Short Talks - Lucy Aboagye

So many good people interact with us online and walk through our doors at the Centre for Stories, and so we’re pretty proud of the little community we’ve grown. Collaborations often turn into comradeships and patrons become friends. Short Talks is a series of interviews highlighting the remarkable people who have connected with us at the Centre for Stories. Some are writers, poets, and storytellers, and others are arts workers, community leaders, and small business owners.

We invite you to get to know our friends a little more. Today, we feature Lucy Aboagye–a multidisciplinary artist with a desire to cultivate community, inspire people, and help shape culture through creativity and the power of words.

She writes about the power of creativity, her brand Not Yet Perfect, and what it means to find freedom in art.


What brings you to the Centre for Stories—what are your motivations or ambitions for your Bread and Butter event?

I’ve known of the Centre For Stories for some time now and love what they do. My motivation for sharing my story stems from having gone on a long journey of accepting the beauty in imperfections. I have always wanted to encourage others who may be also travelling that same road to let go, and not let their desire for perfection hinder them.

What will you take away from your experience here?

Going through the Story telling workshop has been an invaluable experience. To then share my story with the new knowledge and a greater appreciation for story telling made the experience all the more memorable.

One thing that was really highlighted on the night for me was the strong sense of connection that I felt towards the audience. Seeing how through storytelling, being open and vulnerable can really bring people together, even if just for a moment, there is a realization that we are all different, but we are all really the same.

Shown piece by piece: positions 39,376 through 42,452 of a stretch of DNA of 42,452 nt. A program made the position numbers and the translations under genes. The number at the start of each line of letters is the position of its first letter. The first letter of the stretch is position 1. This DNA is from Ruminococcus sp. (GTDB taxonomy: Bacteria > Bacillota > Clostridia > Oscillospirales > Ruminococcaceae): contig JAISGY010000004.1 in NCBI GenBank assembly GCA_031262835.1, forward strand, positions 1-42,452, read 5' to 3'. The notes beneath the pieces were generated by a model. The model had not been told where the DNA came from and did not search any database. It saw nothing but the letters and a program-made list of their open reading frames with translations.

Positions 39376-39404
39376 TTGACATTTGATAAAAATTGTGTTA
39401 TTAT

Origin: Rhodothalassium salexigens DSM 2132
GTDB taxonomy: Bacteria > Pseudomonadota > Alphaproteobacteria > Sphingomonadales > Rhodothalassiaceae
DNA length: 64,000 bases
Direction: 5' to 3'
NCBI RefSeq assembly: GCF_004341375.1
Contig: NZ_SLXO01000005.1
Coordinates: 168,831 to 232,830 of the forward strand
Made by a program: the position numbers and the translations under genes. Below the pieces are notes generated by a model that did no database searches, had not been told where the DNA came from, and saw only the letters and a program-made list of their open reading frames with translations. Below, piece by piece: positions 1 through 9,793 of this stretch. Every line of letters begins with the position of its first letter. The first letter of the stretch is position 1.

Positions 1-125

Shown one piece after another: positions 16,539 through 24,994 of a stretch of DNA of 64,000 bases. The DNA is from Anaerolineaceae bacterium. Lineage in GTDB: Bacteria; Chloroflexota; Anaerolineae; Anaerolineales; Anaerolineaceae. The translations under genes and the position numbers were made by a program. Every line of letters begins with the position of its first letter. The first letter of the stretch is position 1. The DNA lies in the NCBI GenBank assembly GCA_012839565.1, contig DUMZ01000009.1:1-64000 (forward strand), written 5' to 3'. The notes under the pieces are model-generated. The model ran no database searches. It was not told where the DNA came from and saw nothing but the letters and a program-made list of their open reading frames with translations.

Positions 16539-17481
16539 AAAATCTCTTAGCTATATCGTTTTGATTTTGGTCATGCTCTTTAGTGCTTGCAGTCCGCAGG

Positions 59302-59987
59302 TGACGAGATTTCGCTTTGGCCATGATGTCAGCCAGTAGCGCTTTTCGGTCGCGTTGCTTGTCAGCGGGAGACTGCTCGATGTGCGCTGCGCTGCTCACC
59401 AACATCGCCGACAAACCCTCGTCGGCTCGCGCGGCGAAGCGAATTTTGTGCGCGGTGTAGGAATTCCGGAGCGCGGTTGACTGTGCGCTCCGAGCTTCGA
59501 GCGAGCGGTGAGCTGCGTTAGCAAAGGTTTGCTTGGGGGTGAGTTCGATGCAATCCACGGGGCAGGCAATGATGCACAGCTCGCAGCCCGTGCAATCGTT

What does storytelling mean to you—and why is it important?

Story telling has always been important to me, it has always held great significance as it was through story telling that I have learnt about my heritage. Having migrated to Australia at a young age, I was able to get a better understanding of who my parents were, where I’m from, and learn more about my culture through storytelling. It has revealed another aspect of my identity to me, that I may have otherwise been unaware of.

You often speak about the power of creativity in helping those without a voice, especially youth- what is the role of arts in helping others for you?

Understanding the power of creativity is an empowering concept for many. Using art to illustrate how one’s ideas can be turned into a tangible thing, is a great illustration of how our ides are actual things. They are thoughts and ideas that you can create in both a positive and negative way. They are thoughts and ideas that if nurtured and thought about, can become new innovative objects, system, they can shift culture, they can start movements.

So the role of art is giving people a glimpse if the bigger picture of how creativity is powerful, and sometimes what we create can speak louder, and have a greater impact than anything that we ever say.

Your brand, Not Yet Perfect, values liberation from perfectionism in art. How did you come to this amazing philosophy, and how have your experiences shaped this idea?

This concept came to me after spending many years feeling a little defeated by the fashion industry, as I felt I was never hitting the mark. I had such a strong drive to be perfect, and obviously never reached it.

It didn’t take long before I realised how perfectionism was actually holding me back. I stopped trying new things because I had the mindset that said ‘why bother? It won’t be good anyway.’ Then I stumbled onto pottery, I quickly saw that the imperfections in pottery held such beauty, and Not Yet Perfect was born.

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